With an amazing history, the 9th Infantry Division has a story that everyone should read. As I researched the 9th Infantry Division, I became engulfed in reading everything and anything I could find about them. Now, I want to share some of what I found with you.
In today’s post, we will share 23 cool facts about the 9th Infantry Division. Now scroll down and you can learn about this famous Army Division.
The 9th Infantry Division was created on July 18th, 1918. Their base was Camp Sheridan, Alabama. While World War I was in process, the 9th stayed on the mainland.
In February of 1919, the 9th Infantry Division was disbanded. It seemed odd that they were in service for less than one year.
Many years passed, but the 9th Infantry Division was activated again in August of 1940 at Fort Bragg, North Carolina. The 9th would now start training for action in World War II.
4: World War II
In November of 1942, some elements of the 9th Infantry Division started traveling to battle in World War II. The Commander of the 9th at that time was the great Brigadier General Manton Eddy.
5: WWII Campaigns
The 9th Infantry Division participated in 8 major campaigns throughout World War II. They were:
Algeria/French Morocco. Several combat teams landed in North Africa. The 39th landed at Algiers; the 47th entered into Safi, French Morocco, and the 60th battled at Port Lyautey, Morocco. All of this began in November of 1942.
Tunisia. This was a hard battle. German forces were well entrenched in Tunisia, but when all was said and done, the 9th Infantry Division showed its skill. So much so that General Patton ordered steak dinners for the men of the 9th.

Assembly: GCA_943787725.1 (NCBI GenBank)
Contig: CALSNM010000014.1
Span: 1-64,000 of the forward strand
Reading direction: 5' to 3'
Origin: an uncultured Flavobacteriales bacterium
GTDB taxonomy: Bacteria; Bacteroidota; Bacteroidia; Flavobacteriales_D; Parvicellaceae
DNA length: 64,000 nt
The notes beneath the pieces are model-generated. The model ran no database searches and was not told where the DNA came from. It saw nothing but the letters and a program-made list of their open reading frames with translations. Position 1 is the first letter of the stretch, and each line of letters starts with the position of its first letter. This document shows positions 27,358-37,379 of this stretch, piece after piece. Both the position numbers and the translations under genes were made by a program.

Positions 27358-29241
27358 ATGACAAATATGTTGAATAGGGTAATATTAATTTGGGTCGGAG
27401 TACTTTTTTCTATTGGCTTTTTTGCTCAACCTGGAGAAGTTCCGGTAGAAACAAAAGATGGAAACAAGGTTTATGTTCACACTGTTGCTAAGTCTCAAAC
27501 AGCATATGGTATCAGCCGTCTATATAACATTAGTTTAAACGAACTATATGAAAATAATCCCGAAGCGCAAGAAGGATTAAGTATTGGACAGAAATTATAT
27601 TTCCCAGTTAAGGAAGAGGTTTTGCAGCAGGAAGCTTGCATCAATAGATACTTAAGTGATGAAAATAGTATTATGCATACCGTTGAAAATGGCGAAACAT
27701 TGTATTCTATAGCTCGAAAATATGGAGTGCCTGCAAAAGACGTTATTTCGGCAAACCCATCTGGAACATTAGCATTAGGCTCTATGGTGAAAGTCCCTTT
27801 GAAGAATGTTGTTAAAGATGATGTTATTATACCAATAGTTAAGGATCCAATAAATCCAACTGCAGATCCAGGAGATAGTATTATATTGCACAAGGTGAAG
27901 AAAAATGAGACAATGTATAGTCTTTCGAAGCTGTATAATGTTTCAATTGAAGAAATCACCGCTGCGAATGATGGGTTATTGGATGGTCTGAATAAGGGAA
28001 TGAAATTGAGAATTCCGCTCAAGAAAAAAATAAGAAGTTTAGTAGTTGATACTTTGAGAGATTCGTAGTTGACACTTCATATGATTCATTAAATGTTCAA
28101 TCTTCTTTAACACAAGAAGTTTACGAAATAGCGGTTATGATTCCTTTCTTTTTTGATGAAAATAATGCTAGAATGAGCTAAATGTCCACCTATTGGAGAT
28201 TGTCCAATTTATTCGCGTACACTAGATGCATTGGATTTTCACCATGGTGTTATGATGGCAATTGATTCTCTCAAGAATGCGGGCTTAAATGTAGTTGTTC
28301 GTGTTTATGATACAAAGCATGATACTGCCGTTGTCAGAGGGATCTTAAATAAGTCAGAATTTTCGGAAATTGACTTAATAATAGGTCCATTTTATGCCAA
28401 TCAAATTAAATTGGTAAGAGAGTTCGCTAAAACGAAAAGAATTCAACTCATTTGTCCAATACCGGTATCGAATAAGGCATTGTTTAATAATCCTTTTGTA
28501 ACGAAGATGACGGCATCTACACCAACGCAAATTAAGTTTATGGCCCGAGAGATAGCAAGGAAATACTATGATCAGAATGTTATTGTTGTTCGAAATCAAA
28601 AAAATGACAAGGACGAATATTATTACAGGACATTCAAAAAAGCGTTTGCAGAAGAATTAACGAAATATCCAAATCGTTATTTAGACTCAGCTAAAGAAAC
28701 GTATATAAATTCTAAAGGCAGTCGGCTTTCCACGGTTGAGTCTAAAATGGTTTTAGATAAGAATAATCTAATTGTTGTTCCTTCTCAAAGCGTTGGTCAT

Sicily. The invasion of Sicily was a well planned move by allied forces. The 9th Infantry Division played a major part in this campaign that captured the Italian island in 1943.
Normandy. Because the Division had been fighting in the War for a long period, they were not a part of the D-Day invasion. They landed 4 days later, but their job was to perform “clean-up.” The 9th captured a multitude of German officers; so many that media photographers were tired of taking pictures of prisoners of war. The 9th had captured 18,490 prisoners in 3 weeks time.
Northern France and Belgium. This campaign may very well had been the most difficult, but the 9th paved the way through Northern France, and helped to liberate Belgium. I still have a large amount of family members in Belgium, and we owe a huge thank you to the 9th Infantry Division.
Rhineland. It was now time for the 9th to enter Germany, and they did, but it came with losses. One of the hardest parts of the Rhineland campaign was the Battle of Hurtgen Forest. They say that Germans were hiding everywhere in the forest. Through this campaign, the 9th showed their tenacity.
Ardennes. This move by German forces was by all means, a wise tactical decision. They had used their firepower in what would be known as the Battle of the Bulge. During this, the 9th kept movements in Germany. By doing so, they were essentially cutting off an escape route for the Nazis. In the end, it worked!
Central Europe. This was the final sweep of pockets of Nazis. The War was all but done, but the 9th drove on to meet the Russian forces who were allies. Surrender was completed in May of 1945.
6: Commanders During World War II
The 9th Infantry Division had 2 Commanders during World War II. They were:
Brigadier General Manton Eddy
Major General Louis Craig
7: WWII Medal Of Honor Winners
Here is a list of Medal of Honor winners from the 9th Infantry Division in World War II:
2nd Lieutenant John Butts
Tech Sergeant Peter Dalessandro
Sergeant William Nelson
PFC Carl Sheridan
8: WWII Statistics For The 9th Infantry Division
In all of World War II, the 9th had these statistics:
750 missing in action
9: After WWII